Despite there being only handfuls of carillon towers around the nation and only three in Wisconsin, Anderson said there is a multitude of music composed for the instrument and even more can be transcribed from other instruments.

"Some repertoires like organ, harpsichord and piano actually don't transcribe very well to it but others like 19th century guitar do," Anderson said. "There are some that just work better than others — like I have a whole Bach Cello suite that I can play without transcribing."

Anderson said he used to take time to select an organized program for his 3 to 4 p.m. performance but realized his audience was mainly composed of passers-by who wouldn't notice, and he now "just picks a bunch of pieces" and plays them.

The mechanics

Since the instrument is subjected to all types of Wisconsin weather, Anderson said the carillon is unique that it is in no way fragile but is made to be very expressive with a wide range of pitches and volumes.

Anderson makes small adjustments by hand on the steel wires connecting the keyboard with the clappers to ensure it is striking the bell at the bottom of his key stroke.

"I need to make sure it hits on a place that gives it the best sound," Anderson said. "The adjustments are more for soft playing, where with loud playing, you can hit them, and it will sound OK."

Main tunings are done at the bell factory, according to Anderson, who said it is a marvel that engineers 300 years ago needed to determine how to bring the bell in tune with itself as well as with the other bells by trial and error.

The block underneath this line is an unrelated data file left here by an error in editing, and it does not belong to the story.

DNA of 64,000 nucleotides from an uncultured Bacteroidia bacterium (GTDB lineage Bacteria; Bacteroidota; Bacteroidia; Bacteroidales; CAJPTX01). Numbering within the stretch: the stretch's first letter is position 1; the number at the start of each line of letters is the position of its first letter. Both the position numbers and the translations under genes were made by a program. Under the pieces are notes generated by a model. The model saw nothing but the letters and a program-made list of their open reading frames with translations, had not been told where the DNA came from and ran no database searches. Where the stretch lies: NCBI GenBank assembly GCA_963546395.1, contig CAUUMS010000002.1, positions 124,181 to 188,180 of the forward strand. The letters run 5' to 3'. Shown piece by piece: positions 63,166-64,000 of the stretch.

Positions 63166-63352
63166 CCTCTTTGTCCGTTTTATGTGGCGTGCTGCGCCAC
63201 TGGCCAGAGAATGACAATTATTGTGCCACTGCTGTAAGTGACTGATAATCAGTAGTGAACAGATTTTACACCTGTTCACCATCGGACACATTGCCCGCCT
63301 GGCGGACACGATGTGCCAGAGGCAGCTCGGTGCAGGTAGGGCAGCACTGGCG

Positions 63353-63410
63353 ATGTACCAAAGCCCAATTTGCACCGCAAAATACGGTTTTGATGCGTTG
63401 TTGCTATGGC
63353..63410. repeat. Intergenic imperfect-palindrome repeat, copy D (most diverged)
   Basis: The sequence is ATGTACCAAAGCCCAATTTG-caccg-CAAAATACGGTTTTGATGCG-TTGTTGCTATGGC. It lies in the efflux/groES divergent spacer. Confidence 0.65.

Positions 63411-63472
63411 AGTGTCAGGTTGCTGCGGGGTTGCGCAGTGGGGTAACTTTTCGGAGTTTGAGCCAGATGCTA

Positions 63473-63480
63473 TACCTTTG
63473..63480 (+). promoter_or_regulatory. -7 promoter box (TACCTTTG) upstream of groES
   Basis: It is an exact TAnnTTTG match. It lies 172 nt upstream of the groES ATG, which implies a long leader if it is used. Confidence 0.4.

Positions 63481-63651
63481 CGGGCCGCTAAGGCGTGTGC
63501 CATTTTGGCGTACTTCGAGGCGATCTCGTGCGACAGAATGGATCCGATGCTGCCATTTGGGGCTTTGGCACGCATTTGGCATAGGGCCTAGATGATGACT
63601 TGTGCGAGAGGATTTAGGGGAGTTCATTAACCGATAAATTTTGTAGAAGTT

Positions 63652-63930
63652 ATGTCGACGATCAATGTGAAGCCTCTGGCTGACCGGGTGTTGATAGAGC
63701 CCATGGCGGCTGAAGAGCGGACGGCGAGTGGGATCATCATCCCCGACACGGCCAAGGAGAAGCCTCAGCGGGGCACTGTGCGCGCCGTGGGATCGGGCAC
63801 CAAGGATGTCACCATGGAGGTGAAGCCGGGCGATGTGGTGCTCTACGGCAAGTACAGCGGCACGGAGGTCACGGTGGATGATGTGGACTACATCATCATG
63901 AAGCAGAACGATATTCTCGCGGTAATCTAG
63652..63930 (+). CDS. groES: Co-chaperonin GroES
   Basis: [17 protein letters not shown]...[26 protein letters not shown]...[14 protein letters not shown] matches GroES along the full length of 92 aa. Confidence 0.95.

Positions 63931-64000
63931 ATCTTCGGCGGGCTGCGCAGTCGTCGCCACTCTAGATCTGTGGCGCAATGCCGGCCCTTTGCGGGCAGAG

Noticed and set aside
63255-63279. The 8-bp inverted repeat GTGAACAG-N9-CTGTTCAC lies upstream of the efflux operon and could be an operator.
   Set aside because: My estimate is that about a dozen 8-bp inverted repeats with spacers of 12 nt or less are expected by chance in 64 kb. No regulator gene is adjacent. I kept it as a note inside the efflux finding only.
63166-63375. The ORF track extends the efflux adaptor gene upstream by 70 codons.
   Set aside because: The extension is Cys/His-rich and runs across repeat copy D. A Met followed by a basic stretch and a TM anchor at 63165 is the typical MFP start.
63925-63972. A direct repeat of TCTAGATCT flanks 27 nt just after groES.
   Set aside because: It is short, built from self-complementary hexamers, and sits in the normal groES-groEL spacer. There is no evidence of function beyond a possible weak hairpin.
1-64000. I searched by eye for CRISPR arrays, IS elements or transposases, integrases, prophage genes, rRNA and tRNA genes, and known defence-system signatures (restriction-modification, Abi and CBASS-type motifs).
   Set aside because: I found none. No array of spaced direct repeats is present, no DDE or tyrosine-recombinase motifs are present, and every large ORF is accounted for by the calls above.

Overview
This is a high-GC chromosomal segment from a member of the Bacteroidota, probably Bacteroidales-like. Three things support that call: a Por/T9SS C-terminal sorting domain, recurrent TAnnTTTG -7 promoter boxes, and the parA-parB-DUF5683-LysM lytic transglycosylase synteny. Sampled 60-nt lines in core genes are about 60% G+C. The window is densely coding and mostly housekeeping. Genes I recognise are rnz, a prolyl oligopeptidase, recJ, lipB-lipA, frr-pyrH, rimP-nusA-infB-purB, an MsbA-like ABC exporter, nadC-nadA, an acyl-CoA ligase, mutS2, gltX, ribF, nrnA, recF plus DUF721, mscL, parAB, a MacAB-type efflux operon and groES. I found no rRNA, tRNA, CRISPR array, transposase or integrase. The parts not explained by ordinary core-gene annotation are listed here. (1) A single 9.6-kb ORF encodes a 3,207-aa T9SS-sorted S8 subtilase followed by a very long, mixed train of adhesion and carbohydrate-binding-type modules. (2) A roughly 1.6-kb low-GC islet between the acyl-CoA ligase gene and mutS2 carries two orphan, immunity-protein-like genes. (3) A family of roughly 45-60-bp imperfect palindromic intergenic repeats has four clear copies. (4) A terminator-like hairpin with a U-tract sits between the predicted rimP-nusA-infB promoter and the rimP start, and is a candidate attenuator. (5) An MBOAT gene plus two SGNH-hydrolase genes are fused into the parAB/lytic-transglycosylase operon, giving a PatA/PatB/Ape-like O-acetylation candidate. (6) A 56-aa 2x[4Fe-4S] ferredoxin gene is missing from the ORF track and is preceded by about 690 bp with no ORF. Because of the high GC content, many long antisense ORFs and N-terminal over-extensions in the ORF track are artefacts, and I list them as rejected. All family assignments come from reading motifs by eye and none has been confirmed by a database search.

"Some of the historical instruments we have are from the mid-1600s," Anderson said. "Nobody really knows how they arrived at casting the bells in the correct tune."

Anderson said when the bell is cast, it is out of tune, and then metal is extracted from the inside of the bell to make it the correct weight.

"When you look at the inside you will see striations from being put on a lathe and having metal taken out," Anderson said. "The bell is very complex vibrating thing."

A storied past

Early in the 20th century university officials decided to add chime bells to the dome then atop Bascom Hall. The dome burned in a 1916 fire, destroying the bells. Alumni from 1917 to 1926 set out to reconstruct the dome and its music, but changed their plans in 1932 to construct the free-standing tower that stands today.

The tower was initially equipped with 36 bells from an English foundry, costing approximately $30,000 or nearly half a million dollars today.

By the late 1950s, most music was being written for four octaves instead of the three the tower was equipped for, so in 1963 the carillon was expanded with 15 French-made bells to 51.

In 1973, the carillon was overhauled and a nearly 7,000-pound "anchor" bell was added, replacing the 3,000-pound anchor that was moved to become a swinging bell rung by then-Gov. Tommy Thompson on the stairs of the Capitol as part of the Sesquicentennial celebration in 1998.

"Everything was renewed about 20 years ago, but the basic design is 150 years older than the piano," Anderson said. "It's a very ancient design, particularly in materials."

UW sophomore Laura Egli said her second trip to the belfry last Sunday was still impressive, as the sound echoes through the Lakeshore neighborhood.

"I think it's really cool that he keeps playing because it's such an old tradition," Egli said. "We'd be missing out if we didn't have someone playing. I think more people should go up and see what's going on."

Johnson said there is a common misconception that carillon performances are dwindling and noted the several new towers that have been constructed in recent years throughout the world.

"It is by no means a dying art or something that is dying away," Johnson said. "It is as vigorous an enterprise as it has ever been."